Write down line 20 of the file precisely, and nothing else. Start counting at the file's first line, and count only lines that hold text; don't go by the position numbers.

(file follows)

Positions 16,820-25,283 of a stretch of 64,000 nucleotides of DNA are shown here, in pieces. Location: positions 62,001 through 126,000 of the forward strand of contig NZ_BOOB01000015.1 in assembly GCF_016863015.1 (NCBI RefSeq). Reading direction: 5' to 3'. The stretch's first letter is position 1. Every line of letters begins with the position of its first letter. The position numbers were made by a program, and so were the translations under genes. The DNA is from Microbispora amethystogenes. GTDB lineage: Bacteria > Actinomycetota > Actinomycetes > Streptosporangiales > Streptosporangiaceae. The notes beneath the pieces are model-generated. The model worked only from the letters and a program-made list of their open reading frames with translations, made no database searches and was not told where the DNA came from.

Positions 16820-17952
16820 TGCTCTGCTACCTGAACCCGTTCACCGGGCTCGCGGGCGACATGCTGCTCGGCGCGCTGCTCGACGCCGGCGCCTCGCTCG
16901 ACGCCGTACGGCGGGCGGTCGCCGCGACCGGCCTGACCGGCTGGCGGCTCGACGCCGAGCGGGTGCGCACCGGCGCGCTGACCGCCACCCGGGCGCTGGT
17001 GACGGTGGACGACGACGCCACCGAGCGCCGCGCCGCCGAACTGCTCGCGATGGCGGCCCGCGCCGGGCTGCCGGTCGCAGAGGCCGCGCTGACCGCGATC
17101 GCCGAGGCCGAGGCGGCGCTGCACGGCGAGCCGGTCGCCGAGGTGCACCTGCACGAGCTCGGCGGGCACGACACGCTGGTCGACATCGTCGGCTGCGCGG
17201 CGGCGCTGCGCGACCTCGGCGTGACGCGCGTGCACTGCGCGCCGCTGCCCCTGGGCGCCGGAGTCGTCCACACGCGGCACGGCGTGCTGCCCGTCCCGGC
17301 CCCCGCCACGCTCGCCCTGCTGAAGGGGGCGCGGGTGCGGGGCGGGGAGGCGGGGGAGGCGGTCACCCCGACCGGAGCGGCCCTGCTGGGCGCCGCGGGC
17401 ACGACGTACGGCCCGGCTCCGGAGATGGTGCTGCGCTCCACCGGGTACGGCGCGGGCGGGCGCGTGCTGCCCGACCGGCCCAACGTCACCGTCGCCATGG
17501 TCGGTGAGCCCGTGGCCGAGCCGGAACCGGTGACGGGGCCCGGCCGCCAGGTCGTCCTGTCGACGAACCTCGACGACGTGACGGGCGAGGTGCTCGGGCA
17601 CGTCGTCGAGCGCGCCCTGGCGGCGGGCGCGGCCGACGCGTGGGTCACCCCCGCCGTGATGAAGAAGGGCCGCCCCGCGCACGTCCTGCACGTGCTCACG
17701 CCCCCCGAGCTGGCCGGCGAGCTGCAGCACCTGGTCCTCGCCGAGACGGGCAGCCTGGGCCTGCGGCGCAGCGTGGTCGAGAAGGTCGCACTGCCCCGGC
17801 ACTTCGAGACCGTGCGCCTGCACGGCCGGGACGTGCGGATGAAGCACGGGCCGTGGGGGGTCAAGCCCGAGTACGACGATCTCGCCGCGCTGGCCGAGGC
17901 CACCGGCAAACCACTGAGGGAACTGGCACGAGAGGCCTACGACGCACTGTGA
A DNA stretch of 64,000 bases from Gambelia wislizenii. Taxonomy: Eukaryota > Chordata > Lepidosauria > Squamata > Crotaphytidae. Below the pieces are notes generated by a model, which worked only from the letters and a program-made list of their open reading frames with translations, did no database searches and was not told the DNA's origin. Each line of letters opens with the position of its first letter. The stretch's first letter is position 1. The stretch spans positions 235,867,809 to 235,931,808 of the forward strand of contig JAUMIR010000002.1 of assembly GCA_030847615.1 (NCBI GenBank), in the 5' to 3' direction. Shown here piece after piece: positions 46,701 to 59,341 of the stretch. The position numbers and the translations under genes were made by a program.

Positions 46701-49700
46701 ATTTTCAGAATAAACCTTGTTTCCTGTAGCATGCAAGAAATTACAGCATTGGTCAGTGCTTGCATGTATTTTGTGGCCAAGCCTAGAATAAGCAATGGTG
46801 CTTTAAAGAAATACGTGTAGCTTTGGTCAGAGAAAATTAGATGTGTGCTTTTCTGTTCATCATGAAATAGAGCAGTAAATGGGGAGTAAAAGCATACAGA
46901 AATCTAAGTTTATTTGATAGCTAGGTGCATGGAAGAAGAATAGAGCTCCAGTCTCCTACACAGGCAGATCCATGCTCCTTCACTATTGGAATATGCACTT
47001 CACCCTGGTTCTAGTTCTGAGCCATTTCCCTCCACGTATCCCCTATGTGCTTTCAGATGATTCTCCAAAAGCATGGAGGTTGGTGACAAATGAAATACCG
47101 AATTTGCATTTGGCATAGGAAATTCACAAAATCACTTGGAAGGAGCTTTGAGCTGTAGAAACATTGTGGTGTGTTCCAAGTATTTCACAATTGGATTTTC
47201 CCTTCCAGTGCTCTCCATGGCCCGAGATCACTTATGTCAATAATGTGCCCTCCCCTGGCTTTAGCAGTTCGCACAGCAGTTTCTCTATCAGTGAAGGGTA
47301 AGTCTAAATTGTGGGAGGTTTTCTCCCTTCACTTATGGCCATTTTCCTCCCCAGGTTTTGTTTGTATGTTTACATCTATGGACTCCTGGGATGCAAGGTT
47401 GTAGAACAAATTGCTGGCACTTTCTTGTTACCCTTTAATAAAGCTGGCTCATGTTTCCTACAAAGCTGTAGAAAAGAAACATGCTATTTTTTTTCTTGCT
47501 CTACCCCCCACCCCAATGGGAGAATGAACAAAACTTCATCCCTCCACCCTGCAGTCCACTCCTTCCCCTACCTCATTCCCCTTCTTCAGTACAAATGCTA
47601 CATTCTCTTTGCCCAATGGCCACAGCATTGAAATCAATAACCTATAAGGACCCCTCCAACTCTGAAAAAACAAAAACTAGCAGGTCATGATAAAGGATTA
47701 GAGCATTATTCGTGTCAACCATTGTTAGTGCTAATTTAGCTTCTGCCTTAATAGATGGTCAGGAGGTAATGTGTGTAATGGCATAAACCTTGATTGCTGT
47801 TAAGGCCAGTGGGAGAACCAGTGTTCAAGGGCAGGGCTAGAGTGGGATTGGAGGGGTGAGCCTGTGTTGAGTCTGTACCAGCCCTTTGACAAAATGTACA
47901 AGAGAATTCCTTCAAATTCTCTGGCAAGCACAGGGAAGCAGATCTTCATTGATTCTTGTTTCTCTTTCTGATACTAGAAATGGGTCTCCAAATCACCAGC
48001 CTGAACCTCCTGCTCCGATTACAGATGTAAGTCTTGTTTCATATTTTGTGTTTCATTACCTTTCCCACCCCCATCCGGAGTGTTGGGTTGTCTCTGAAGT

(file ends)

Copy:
47001 CACCCTGGTTCTAGTTCTGAGCCATTTCCCTCCACGTATCCCCTATGTGCTTTCAGATGATTCTCCAAAAGCATGGAGGTTGGTGACAAATGAAATACCG